Rare alien catfish caught in the Grand Union Canal
The non-native catfish found in the English canal has been removed for analysis.
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The unusual find on the Grand Union Canal is believed to be either a white or channel catfish from North America.
It was in Grand Union Canal’s Stoke Bruerne to Cosgrove pound in Northamptonshire.
The Canal and River Trust captured it after reports of an angler catching and returning a very similar catfish.
John Ellis, CRT national fisheries manager, explained: “It was the only one we caught but a few days earlier an angler caught one in that locality.
“The angler returning it would have technically committed an offence under law.
“As required, we reported the find to both the Environment Agency and Natural England.
“As we can’t be sure it is the same fish, we are seeking advice from the regulator as to whether they deem it necessary to search for more.
“This sample was dispatched and sent to the EA lab at Brampton for analysis.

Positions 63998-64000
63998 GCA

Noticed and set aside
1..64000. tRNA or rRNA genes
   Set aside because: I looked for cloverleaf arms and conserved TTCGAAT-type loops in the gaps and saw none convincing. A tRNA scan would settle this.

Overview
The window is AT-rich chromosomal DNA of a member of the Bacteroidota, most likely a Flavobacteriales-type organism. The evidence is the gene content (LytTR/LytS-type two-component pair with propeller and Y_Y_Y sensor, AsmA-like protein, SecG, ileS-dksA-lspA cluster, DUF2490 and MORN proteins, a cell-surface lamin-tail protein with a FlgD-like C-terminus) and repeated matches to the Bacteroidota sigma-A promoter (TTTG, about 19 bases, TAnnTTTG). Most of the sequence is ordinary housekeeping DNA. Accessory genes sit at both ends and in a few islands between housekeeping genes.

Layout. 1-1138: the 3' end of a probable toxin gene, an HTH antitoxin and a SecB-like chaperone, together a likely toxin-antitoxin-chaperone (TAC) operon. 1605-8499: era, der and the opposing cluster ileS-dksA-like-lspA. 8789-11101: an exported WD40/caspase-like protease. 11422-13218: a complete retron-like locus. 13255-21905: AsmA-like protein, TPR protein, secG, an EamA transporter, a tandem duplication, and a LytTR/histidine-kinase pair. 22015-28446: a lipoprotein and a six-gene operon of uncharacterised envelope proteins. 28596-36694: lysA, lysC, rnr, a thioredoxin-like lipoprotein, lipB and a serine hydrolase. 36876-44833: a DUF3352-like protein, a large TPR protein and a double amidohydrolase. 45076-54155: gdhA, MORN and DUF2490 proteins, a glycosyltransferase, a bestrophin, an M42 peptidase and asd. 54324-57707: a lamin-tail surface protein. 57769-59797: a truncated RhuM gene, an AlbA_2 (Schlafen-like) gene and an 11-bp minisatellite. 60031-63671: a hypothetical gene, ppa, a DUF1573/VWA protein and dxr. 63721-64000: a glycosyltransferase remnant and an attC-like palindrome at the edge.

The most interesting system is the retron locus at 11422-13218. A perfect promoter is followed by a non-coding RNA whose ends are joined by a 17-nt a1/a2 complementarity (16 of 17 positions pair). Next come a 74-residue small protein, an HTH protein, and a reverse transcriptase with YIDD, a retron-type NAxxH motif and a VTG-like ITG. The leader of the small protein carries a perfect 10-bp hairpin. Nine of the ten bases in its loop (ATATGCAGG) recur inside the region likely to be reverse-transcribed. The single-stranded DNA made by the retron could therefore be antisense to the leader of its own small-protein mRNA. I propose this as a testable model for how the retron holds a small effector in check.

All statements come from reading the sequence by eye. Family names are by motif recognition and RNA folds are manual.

“We expect this is a rogue fish that was improperly released into the wild by its owner when it got too big for an aquarium.
“It is extremely rare to come across unusual specimens but we did net a South American pleco catfish (pictured below) about 18 months ago during a fish rescue on the Walsall Canal.
John continued: “I can’t think of an obvious single example where the release of a non-native species outside its natural range has proved beneficial to the ecology of an aquatic ecosystem.
“Anglers are reminded that it is an offence under section 14 of the Wildlife and Countryside Act (1981) to return non-native invasive species such as catfish and zander to a canal,” John concluded.
If the Grand Union Canal find is a white catfish, it would be only the second time one has appeared in the UK.
The first one was back in 2005 when an angler captured one from Epsom Stew Pond in Surrey.
Fortunately, there is little danger of the species establishing itself here as it requires water temperatures consistently above 21C in order to breed.
Channel catfish are more hard as they come from the cooler Canadian/USA border.
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By Cat Ellis